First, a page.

Many of the state constitutions of the United States, when created, contained admonitions such as, "Standing armies are dangerous to liberty, and ought not to be raised or kept up", and "As standing armies in time of peace are dangerous to liberty, they ought not to be kept up", and "standing armies are dangerous to liberty, and ought not to be kept up in time of peace". In Federalist 41, James Madison warned about America becoming "but a copy of that of the continent of Europe. It will present liberty everywhere crushed between standing armies and perpetual taxes"; and in his first inaugural address Madison pledged "to keep within the requisite limits a standing military force, always remembering that an armed and trained militia is the firmest bulwark of republics that without standing armies their liberty can never be in danger". That "armed and trained militia" being, of course, "every man…able to bear arms" (Thomas Jefferson), "their own arms" (Samuel Adams, Alexander Hamilton), and "the great object is that every man be armed" (Patrick Henry). The potentates at the U.N. who want their own private little army have addressed that troublesome business of privately owned firearms as well - recall the global disarmament plan advanced by the U.N. called the United Nations Conference on the Illicit Trade in Small Arms and Light Weapons, the goal of which was to ban all private ownership of firearms. In that regard, the U.N. and our own autocratic gun grabbers are on the wrong side of history as well, as encouraging signs from currently-disarmed Great Britain demonstrate. More about that later.

In A More Secure World: Our shared responsibility, the U.N.'s "High-level Panel" makes no secret of the U.N.'s desire to become rulers of the world; like American leftists, pining for the 'good old days' of socialist collectivism: "…we will have to work collectively to find new ways of regulating the management of natural resources, competition for which often fuels conflict." Perhaps Kofi and the gang didn't notice the disastrous consequences when the old Soviet Union tried collective management of resources. Or perhaps, again like American leftists, the United Nations still thinks that communism is a great idea, but that it failed everywhere its been tried simply because the wrong people were in charge. While the world marches toward greater individual liberty, Kofi and the gang are still spouting socialist rhetoric: advocating collective decisions to promote "sustainable development", collective development of renewable energy sources; and continuing to push the Kyoto Protocol on global warming even while admitting the uselessness of that agreement: "the Protocol by itself is not sufficient to solve the challenge of limiting greenhouse gas emissions."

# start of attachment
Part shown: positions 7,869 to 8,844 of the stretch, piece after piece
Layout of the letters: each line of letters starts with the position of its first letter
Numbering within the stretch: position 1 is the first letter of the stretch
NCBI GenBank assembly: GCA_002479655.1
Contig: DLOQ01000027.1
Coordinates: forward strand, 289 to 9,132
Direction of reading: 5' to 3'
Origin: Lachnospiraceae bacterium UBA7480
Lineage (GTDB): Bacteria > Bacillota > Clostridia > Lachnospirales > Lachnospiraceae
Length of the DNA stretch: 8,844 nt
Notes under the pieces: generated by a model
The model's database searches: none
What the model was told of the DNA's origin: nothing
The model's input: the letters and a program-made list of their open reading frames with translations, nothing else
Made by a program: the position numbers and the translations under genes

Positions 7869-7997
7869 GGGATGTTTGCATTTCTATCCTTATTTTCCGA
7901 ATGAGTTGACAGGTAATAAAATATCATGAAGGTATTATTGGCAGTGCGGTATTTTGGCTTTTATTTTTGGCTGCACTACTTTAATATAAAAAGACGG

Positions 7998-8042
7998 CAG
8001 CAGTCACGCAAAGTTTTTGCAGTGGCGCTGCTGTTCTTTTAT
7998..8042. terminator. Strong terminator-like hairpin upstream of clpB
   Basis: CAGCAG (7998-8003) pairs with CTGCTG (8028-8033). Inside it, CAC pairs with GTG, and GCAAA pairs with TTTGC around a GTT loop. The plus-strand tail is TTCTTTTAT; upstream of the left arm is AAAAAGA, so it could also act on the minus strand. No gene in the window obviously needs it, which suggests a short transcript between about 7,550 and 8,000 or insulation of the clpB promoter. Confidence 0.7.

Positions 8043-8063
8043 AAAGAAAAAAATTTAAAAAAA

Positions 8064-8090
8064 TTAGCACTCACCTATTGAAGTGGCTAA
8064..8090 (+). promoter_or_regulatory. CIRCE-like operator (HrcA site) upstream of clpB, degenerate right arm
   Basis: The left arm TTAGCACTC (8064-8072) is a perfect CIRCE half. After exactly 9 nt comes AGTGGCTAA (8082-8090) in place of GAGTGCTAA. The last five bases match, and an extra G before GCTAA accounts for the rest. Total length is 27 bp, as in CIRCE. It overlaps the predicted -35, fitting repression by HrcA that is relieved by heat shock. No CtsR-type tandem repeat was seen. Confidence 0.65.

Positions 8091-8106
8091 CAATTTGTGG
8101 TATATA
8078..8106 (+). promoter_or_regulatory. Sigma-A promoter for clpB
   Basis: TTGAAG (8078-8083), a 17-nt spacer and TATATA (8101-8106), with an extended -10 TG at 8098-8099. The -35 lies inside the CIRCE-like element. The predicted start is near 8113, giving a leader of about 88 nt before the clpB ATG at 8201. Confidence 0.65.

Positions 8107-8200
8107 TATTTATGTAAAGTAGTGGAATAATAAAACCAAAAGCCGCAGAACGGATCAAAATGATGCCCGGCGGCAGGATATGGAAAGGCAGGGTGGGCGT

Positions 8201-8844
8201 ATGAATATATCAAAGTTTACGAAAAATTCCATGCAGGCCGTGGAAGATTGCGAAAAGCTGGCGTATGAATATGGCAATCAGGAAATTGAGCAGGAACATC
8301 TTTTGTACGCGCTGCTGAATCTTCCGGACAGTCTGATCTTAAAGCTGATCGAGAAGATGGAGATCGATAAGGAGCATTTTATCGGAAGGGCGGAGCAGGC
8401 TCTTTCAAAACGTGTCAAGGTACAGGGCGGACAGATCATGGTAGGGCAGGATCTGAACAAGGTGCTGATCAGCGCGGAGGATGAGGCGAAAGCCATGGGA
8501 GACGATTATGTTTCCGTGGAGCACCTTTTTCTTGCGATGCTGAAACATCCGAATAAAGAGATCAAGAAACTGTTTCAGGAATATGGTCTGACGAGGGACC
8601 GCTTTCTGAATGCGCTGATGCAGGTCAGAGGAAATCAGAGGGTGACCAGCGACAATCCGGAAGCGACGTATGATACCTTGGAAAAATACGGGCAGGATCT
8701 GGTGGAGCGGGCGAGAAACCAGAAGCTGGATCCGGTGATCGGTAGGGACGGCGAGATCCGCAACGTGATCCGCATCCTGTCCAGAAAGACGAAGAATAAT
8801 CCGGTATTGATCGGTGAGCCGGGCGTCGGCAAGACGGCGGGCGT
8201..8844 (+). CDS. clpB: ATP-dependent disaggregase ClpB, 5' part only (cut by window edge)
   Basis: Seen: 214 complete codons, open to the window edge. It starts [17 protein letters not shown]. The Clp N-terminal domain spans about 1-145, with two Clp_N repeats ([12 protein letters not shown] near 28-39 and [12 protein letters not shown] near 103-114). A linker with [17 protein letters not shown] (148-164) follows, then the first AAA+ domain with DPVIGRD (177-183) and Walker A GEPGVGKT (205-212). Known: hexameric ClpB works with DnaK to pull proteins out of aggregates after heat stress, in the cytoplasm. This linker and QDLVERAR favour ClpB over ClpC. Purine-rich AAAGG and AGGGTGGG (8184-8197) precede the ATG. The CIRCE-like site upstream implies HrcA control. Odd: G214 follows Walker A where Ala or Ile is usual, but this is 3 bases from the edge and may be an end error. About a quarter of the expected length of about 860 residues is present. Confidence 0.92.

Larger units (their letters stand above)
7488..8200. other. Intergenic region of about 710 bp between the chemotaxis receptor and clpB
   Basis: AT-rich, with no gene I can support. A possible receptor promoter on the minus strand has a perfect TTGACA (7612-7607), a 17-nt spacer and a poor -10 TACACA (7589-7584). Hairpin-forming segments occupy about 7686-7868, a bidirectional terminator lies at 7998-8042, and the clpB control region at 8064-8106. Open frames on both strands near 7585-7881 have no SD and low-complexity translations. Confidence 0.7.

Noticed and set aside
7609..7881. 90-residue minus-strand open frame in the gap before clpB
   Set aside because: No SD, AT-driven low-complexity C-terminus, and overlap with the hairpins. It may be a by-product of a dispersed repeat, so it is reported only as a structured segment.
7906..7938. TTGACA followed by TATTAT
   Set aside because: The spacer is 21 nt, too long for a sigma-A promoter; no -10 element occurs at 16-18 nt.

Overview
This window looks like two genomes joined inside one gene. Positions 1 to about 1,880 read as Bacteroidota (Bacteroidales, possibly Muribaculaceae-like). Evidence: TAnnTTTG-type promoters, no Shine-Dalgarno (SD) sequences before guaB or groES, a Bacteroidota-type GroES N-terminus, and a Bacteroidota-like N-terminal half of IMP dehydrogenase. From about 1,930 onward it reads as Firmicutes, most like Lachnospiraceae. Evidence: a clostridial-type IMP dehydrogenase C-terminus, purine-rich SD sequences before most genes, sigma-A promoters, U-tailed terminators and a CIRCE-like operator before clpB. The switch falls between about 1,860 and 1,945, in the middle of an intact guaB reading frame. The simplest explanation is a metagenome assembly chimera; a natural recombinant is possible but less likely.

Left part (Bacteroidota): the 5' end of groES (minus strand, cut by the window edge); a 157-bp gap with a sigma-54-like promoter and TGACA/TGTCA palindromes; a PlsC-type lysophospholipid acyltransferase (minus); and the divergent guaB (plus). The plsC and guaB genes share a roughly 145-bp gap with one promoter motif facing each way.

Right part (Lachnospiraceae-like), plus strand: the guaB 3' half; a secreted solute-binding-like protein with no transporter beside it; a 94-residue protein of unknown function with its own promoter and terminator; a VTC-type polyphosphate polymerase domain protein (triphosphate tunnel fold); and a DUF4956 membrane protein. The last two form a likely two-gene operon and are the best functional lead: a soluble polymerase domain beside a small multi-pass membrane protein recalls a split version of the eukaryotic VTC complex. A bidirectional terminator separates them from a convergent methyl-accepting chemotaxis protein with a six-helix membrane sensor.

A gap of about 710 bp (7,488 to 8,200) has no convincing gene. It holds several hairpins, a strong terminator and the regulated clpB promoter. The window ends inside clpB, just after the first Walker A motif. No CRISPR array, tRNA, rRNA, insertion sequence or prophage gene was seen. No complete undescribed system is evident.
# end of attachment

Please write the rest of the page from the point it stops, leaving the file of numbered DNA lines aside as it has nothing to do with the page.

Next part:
The report acknowledges the U.N.'s dismal failure to act - or even speak - decisively against terrorism, admitting that "The United Nations ability to develop a comprehensive strategy [against terrorism] has been constrained by the inability of Member States to agree on an anti-terrorism convention including a definition of terrorism." The new report "provides a clear definition of terrorism…and calls on the General Assembly of the UN to overcome its divisions and finally conclude a comprehensive convention on terrorism." The definition proposed by the report is: "any action, in addition to actions already specified by the existing conventions on aspects of terrorism, the Geneva Conventions and Security Council resolution 1566 (2004), that is intended to cause death or serious bodily harm to civilians or non-combatants, when the purpose of such an act, by its nature or context, is to intimidate a population, or to compel a Government or an international organization to do or to abstain from doing any act". Of course the U.N. will never adopt this definition, because if they did they would have to admit that Palestinian suicide bombers, who deliberately target Israeli civilians, are terrorists. That would amount to agreeing with both Israel and the United States on an issue - and that would never do. The referenced Security Council resolution 1566 comes close, stating that "criminal acts, including against civilians, committed with the intent to cause death or serious bodily injury, or taking of hostages, with the purpose to provoke a state of terror in the general public or in a group of persons or particular persons, intimidate a population or compel a government or an international organization to do or to abstain from doing any act… are under no circumstances justifiable", but 1566 does not brand such acts as "terrorism".